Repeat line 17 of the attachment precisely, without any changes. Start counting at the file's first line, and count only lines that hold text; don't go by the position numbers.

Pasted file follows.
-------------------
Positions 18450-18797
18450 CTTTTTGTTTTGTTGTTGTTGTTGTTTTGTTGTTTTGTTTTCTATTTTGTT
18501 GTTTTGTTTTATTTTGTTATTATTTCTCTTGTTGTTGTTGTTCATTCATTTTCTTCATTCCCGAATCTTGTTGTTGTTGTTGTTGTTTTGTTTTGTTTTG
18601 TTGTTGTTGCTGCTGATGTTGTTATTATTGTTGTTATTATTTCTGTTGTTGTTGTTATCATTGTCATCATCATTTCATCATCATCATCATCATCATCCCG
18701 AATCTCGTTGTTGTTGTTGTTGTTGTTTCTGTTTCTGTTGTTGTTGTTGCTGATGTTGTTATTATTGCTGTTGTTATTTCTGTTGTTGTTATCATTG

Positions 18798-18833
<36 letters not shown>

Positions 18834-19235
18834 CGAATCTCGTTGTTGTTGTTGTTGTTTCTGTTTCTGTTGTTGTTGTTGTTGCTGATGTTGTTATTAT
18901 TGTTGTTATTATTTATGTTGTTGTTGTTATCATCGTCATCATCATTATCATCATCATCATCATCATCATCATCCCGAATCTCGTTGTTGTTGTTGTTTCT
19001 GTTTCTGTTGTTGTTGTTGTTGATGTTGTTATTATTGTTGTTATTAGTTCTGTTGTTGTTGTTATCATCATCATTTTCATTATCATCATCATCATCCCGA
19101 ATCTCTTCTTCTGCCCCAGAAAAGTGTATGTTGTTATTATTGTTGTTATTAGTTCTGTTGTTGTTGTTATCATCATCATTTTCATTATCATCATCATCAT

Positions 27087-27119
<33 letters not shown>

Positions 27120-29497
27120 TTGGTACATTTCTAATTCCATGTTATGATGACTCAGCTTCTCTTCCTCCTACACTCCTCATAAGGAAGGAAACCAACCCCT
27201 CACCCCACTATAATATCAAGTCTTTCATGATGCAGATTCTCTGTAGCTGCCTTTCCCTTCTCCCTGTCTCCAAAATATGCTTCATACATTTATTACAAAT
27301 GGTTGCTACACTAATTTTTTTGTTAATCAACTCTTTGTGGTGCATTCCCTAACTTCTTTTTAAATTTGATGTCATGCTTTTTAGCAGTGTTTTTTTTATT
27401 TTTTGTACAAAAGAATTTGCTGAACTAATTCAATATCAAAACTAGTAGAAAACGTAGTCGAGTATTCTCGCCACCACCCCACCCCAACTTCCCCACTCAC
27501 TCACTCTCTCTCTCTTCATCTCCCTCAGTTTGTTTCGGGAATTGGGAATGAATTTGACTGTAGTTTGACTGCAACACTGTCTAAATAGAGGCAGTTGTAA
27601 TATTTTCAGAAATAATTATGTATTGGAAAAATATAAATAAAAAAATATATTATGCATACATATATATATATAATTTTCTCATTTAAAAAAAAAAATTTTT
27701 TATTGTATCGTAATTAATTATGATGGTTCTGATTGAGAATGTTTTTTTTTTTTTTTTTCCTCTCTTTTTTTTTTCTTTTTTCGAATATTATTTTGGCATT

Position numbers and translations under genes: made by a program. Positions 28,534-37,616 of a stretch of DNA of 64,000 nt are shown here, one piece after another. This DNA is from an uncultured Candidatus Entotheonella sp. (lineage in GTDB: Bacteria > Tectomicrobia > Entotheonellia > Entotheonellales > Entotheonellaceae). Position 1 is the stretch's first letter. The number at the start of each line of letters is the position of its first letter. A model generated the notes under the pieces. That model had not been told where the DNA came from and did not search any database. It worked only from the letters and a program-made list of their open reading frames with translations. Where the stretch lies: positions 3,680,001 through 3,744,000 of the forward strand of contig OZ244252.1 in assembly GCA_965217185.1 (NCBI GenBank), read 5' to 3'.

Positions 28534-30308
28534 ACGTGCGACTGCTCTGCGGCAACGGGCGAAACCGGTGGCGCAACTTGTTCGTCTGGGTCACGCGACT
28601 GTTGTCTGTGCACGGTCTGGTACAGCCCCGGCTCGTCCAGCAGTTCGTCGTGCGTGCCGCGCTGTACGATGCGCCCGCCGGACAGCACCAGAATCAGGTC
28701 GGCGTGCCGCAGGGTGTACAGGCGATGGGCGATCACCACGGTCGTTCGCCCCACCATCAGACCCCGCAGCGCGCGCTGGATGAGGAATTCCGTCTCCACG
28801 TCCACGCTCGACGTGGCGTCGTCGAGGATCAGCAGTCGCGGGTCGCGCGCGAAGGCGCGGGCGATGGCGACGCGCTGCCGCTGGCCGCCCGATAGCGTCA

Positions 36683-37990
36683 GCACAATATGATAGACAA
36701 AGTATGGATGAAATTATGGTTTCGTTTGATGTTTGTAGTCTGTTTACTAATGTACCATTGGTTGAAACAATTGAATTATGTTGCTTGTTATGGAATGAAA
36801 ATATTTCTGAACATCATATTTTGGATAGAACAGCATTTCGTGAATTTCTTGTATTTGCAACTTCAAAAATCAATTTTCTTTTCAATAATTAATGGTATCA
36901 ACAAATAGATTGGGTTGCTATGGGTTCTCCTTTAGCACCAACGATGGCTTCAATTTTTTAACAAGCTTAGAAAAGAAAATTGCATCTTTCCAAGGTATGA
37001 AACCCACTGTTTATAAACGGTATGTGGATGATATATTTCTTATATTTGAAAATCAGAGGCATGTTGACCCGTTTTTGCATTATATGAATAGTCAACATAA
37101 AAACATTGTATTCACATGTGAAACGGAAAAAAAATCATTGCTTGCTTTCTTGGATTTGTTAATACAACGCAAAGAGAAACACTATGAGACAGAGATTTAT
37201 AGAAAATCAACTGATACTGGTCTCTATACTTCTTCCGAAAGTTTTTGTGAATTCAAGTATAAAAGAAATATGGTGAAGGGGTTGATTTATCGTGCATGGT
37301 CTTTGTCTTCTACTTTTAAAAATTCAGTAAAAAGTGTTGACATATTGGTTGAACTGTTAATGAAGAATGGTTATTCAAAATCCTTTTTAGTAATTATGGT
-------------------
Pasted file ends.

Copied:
27201 CACCCCACTATAATATCAAGTCTTTCATGATGCAGATTCTCTGTAGCTGCCTTTCCCTTCTCCCTGTCTCCAAAATATGCTTCATACATTTATTACAAAT